My question is about the free will problem. I hope it is not too stupid or anything.
Many philosophers seem to argue against free will like this: "Either everything has a cause or not. If everything does have a cause, then it looks like you have no free will, because the chain of causes leading to your actions began before you were born. And if not everything has a cause, if in particular some of your actions are uncaused, then that doesn't seem like free will either. It seems just like a random event." This is from what Peter Lipton wrote in another question.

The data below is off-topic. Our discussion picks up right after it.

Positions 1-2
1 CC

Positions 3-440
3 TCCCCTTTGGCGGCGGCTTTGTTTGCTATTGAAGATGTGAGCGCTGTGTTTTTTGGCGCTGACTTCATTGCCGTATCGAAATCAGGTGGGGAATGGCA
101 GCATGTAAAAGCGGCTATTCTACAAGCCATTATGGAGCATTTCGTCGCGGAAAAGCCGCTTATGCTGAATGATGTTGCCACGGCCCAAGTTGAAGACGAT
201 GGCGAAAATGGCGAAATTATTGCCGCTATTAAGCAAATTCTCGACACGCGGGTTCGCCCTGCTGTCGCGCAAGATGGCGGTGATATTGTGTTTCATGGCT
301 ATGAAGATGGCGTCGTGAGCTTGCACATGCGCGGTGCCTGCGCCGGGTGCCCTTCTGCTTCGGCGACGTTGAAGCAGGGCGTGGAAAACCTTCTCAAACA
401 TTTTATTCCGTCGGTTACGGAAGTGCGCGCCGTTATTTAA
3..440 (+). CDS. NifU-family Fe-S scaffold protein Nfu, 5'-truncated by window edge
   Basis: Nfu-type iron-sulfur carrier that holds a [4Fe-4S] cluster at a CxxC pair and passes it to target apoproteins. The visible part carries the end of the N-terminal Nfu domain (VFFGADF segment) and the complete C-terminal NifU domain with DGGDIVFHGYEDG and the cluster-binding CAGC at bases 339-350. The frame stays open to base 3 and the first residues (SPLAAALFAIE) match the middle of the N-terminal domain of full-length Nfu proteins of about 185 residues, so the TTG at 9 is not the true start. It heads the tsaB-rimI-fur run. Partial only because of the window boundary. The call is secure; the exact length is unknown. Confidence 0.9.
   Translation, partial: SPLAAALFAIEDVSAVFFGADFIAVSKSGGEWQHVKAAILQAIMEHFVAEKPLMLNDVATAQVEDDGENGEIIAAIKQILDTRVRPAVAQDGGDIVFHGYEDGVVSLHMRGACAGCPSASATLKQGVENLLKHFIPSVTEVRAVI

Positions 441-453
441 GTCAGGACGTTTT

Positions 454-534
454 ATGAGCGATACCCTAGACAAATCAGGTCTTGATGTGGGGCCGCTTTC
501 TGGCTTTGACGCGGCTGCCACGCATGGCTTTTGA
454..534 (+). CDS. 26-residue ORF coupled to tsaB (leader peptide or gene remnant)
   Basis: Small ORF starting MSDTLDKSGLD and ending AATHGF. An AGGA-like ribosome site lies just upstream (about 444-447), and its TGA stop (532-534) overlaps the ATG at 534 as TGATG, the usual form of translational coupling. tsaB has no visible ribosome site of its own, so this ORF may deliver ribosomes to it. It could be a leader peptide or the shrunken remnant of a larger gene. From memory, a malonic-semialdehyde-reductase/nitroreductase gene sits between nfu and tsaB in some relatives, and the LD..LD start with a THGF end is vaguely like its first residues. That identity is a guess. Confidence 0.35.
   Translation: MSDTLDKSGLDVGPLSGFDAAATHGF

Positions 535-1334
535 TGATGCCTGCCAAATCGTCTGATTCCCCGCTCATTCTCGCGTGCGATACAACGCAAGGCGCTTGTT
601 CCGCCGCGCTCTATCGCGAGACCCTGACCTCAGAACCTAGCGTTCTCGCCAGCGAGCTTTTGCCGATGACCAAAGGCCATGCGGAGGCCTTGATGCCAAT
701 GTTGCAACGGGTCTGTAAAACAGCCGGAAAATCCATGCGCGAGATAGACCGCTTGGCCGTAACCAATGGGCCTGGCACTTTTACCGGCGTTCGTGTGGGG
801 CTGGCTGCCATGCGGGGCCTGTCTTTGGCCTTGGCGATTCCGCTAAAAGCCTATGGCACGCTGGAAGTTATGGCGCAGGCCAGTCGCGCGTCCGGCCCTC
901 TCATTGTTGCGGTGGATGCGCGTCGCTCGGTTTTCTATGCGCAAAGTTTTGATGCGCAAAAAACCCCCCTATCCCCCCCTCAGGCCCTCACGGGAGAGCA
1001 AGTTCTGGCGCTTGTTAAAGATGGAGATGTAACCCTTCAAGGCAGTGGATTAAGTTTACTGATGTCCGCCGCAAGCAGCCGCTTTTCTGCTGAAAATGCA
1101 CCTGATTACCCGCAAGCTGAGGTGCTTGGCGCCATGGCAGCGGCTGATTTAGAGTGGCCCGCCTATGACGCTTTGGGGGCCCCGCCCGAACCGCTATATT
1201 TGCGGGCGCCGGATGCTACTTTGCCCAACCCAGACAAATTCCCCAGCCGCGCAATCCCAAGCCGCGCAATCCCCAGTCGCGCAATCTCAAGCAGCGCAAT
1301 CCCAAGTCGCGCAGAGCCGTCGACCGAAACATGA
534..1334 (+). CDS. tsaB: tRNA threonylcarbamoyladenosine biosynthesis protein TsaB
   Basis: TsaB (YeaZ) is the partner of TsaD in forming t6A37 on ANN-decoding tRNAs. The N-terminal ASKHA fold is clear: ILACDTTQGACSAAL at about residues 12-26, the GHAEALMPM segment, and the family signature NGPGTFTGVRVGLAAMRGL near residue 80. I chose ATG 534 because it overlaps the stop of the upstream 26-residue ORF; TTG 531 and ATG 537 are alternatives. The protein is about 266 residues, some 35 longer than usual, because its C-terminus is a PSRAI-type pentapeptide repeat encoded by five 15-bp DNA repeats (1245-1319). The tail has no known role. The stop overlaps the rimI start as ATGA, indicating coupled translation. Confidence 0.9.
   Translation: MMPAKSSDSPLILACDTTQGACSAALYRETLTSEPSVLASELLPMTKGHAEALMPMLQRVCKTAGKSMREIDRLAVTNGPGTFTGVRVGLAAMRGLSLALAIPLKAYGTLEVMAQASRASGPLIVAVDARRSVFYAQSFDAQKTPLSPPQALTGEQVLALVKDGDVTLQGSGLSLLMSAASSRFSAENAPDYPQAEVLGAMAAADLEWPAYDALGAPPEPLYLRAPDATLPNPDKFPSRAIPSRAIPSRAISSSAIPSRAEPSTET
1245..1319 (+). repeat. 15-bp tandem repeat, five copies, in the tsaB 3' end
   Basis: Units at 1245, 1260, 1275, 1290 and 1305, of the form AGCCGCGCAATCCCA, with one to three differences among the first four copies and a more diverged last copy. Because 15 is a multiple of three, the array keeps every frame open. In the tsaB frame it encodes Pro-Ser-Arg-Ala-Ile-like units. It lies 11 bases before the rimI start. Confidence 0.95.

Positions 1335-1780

I don't understand why if it is true that not everything has a cause, it must also be true that an uncaused event must be a "random" event. Suppose that a Cartesian "soul" caused an event, but there was no prior cause for the soul's causation of the event. That doesn't seem like a random event, it seems like an event which was caused by the soul, but which was not caused by anything else. To me it looks like this would be compatible with free will, because the soul is choosing something. I know that there are other objections which might be made against this sort of picture, but doesn't it at least avoid the argument that an uncaused event is random and so incompatible with free will?